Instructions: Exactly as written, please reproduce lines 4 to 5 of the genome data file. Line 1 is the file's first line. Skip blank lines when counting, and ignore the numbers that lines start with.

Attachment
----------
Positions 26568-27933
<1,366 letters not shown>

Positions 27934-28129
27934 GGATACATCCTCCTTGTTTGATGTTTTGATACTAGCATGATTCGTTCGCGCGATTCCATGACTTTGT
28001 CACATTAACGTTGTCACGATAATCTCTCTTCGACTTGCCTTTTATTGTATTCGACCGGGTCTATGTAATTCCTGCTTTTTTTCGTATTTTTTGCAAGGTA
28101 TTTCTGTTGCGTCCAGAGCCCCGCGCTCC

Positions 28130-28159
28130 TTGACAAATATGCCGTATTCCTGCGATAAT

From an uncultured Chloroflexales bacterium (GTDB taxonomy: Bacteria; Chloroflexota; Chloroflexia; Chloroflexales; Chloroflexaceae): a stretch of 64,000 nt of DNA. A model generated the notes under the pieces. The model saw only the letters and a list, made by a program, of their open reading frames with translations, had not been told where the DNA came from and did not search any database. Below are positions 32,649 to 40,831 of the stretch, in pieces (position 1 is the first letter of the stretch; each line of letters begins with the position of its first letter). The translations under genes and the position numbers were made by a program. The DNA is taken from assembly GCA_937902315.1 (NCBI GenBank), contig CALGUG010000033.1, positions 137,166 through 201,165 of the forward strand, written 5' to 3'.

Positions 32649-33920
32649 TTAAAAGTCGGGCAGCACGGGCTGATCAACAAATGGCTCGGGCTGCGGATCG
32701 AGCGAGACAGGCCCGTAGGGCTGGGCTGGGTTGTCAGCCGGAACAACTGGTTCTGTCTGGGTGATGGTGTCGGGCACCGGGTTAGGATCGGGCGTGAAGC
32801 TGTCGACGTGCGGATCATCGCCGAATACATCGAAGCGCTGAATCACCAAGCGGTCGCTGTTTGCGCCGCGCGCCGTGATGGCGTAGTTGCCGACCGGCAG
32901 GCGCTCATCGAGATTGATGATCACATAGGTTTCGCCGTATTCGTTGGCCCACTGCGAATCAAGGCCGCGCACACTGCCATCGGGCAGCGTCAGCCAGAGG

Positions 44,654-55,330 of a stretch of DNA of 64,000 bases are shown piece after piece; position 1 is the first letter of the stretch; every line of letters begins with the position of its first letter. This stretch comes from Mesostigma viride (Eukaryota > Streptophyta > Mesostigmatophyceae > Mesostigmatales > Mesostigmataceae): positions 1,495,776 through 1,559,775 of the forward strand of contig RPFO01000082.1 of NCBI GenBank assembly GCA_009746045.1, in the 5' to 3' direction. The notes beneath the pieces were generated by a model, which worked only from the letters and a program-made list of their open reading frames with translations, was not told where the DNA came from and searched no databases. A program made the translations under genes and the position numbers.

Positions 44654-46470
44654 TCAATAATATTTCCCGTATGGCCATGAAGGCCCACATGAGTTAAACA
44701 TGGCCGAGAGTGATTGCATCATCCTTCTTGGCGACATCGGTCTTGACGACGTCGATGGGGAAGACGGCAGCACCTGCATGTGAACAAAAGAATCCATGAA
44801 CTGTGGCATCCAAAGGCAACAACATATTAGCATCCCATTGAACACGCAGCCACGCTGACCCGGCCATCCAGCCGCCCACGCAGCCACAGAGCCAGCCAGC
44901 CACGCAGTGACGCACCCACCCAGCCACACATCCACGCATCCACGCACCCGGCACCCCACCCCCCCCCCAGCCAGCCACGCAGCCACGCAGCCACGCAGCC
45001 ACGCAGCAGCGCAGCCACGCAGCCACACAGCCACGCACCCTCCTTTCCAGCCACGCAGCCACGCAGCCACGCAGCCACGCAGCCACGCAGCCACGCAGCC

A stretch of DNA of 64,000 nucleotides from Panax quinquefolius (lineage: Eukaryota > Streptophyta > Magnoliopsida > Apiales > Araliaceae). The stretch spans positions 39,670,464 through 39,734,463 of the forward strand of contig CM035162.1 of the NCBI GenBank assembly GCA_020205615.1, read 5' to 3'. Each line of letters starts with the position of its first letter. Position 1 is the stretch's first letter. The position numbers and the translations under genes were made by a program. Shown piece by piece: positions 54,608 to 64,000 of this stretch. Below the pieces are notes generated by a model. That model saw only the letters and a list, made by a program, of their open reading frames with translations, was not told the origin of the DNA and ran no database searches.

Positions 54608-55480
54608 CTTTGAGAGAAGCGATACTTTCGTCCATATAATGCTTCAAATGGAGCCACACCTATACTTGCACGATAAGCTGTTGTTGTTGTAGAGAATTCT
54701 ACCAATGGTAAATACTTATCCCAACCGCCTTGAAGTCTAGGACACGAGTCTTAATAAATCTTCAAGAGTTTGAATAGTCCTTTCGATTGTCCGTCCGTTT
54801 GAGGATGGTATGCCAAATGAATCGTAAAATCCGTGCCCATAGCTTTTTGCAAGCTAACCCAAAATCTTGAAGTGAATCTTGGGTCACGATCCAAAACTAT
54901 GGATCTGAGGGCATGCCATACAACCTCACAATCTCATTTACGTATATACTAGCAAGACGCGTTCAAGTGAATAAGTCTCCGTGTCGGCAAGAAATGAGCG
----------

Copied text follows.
27934 GGATACATCCTCCTTGTTTGATGTTTTGATACTAGCATGATTCGTTCGCGCGATTCCATGACTTTGT
28001 CACATTAACGTTGTCACGATAATCTCTCTTCGACTTGCCTTTTATTGTATTCGACCGGGTCTATGTAATTCCTGCTTTTTTTCGTATTTTTTGCAAGGTA